5. Large donations. All contributions valued at $250 and above require additional documentation to be deductible. For these, you should receive a written statement from the charity acknowledging your donation. The statement should specify the amount of cash donated and/or provide a description and fair market value of the property donated. It should also say whether the charity provided any goods or services in exchange for your donation. If you donate non-cash items valued at $500 or more, you must also complete a Form 8283, Noncash Charitable Contributions, and attach the form to your return. If you claim a contribution of noncash property worth more than $5,000, you typically must obtain a property appraisal and attach it to your return along with Form 8283.

6. Timing. If you pledge to donate to a qualified charity, keep in mind that for most taxpayers contributions are only deductible in the tax year they are actually made. For example, if you pledged $500 in September but paid the charity just $200 by Dec. 31 of that same year, only $200 of the pledged amount may qualify as tax-deductible for that tax year. End-of-year donations by check or credit card usually qualify as tax-deductible for that tax year, even though you may not pay the credit card bill or have your bank account debited until after Dec. 31.
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Tax Court Disallows Charitable Deduction

The Tax Court recently sided with the IRS and disallowed a taxpayer’s charitable deduction to their church.  The contributions were primarily made up of checks written to their church for amounts larger than $250.  The church acknowledged its receipt of the contributions on a year-end statement to the taxpayers, but there was no language concerning whether any goods or services were provided in consideration for the contributions, as required by the IRS code.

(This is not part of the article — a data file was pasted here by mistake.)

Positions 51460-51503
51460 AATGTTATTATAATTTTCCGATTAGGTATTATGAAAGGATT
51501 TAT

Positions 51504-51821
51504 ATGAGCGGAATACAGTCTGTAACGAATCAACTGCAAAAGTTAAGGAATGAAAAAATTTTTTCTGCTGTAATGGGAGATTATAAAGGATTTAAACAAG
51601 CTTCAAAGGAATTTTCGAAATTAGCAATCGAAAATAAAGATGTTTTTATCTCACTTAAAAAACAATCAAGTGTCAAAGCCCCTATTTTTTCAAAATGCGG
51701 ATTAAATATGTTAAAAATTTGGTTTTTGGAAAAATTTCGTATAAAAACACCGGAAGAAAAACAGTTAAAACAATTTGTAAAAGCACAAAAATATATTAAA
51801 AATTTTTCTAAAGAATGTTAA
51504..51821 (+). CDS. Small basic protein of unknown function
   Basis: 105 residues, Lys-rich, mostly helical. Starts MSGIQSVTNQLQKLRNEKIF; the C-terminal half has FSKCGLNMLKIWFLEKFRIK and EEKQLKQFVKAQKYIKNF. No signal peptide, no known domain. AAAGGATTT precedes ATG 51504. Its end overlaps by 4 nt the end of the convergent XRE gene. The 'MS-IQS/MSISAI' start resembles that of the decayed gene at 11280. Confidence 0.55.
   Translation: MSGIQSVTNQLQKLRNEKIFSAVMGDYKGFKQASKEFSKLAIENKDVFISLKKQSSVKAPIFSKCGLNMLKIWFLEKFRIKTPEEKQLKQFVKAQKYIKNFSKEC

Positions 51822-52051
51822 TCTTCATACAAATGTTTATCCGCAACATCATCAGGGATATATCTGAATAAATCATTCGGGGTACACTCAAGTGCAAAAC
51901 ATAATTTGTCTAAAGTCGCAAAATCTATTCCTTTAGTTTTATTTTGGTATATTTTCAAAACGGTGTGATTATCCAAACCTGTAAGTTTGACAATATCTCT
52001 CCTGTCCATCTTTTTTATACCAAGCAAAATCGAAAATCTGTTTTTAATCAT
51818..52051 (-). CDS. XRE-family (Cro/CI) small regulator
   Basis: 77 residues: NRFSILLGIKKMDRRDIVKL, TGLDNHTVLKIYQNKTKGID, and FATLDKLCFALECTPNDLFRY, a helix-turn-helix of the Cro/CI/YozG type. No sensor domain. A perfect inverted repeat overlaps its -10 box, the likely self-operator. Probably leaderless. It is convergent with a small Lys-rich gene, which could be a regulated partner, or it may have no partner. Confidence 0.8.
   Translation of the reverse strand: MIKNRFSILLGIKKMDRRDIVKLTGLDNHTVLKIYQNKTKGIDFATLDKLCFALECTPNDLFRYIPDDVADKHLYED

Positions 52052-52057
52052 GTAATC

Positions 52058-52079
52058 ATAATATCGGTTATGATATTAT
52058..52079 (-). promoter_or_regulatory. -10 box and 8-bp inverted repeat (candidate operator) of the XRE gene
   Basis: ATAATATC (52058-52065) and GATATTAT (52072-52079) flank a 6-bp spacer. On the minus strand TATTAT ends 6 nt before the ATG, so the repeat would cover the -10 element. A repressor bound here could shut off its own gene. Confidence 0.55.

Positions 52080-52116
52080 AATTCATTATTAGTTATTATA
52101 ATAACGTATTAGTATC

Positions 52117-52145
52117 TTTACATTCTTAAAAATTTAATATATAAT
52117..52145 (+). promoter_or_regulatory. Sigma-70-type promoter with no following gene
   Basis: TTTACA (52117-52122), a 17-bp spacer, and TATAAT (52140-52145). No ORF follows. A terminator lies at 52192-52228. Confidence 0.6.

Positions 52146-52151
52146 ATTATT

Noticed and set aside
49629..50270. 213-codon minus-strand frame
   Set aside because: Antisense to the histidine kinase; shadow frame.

Folks — make sure that if you donate $250 or more to a charity that you get a written acknowledgement of the contribution.  Here’s what it HAS to specifically include:

  • The amount of the cash and a description of any property other than cash
  • Whether the donee organization provided any goods or services in consideration, in whole or in part, for any property donated
  • A description and good faith estimate of the value of any goods or services received, or if such goods or services consist solely of intangible religious benefits, then it must state that.

New Search Tool for Charities

Last week, the IRS launched a new tool to help users more easily find information about tax-exempt organizations.

This new search tool consolidates three former search sites into one.  It will allow you to search for entities that are eligible to receive tax-deductible charitable contributions, have had their tax-exempt statues automatically revoked, or have filed a Form 990-N annual electronic notice.

Please keep in mind that this lists only entities that are required to file an exemption application.  This search tool may not include organizations like churches or other entities, even though those entities are still eligible to receive tax-deductible charitable donations.

New Tax Break — Haiti Contributions

A new tax law allows people who contributed in 2010 to charities providing earthquake relief in Haiti to take a tax deduction for the contribution on their 2009 tax return instead of their 2010 return.  You do not have to wait; you can receive an immediate tax benefit. 
 
Certain requirements apply.  Call our office or visit www.irs.gov for more information.